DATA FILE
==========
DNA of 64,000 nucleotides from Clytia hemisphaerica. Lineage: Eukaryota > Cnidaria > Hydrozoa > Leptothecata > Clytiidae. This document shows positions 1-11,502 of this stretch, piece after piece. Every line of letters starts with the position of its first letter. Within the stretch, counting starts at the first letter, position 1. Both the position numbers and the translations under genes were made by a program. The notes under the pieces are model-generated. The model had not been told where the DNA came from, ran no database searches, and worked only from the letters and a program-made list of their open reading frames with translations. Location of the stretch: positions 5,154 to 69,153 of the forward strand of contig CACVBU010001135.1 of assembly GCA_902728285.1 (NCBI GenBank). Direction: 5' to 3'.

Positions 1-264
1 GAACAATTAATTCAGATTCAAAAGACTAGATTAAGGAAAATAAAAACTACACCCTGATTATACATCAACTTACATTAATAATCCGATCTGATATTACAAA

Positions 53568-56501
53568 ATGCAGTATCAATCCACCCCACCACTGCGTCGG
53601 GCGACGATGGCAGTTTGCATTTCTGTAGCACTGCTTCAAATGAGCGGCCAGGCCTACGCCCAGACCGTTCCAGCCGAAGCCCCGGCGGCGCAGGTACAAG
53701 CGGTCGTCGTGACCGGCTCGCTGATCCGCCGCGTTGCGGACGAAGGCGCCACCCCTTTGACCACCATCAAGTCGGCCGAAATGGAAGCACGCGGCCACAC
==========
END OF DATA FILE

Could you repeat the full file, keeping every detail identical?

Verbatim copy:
DNA of 64,000 nucleotides from Clytia hemisphaerica. Lineage: Eukaryota > Cnidaria > Hydrozoa > Leptothecata > Clytiidae. This document shows positions 1-11,502 of this stretch, piece after piece. Every line of letters starts with the position of its first letter. Within the stretch, counting starts at the first letter, position 1. Both the position numbers and the translations under genes were made by a program. The notes under the pieces are model-generated. The model had not been told where the DNA came from, ran no database searches, and worked only from the letters and a program-made list of their open reading frames with translations. Location of the stretch: positions 5,154 to 69,153 of the forward strand of contig CACVBU010001135.1 of assembly GCA_902728285.1 (NCBI GenBank). Direction: 5' to 3'.

Positions 1-264
1 GAACAATTAATTCAGATTCAAAAGACTAGATTAAGGAAAATAAAAACTACACCCTGATTATACATCAACTTACATTAATAATCCGATCTGATATTACAAA

Positions 53568-56501
53568 ATGCAGTATCAATCCACCCCACCACTGCGTCGG
53601 GCGACGATGGCAGTTTGCATTTCTGTAGCACTGCTTCAAATGAGCGGCCAGGCCTACGCCCAGACCGTTCCAGCCGAAGCCCCGGCGGCGCAGGTACAAG
53701 CGGTCGTCGTGACCGGCTCGCTGATCCGCCGCGTTGCGGACGAAGGCGCCACCCCTTTGACCACCATCAAGTCGGCCGAAATGGAAGCACGCGGCCACAC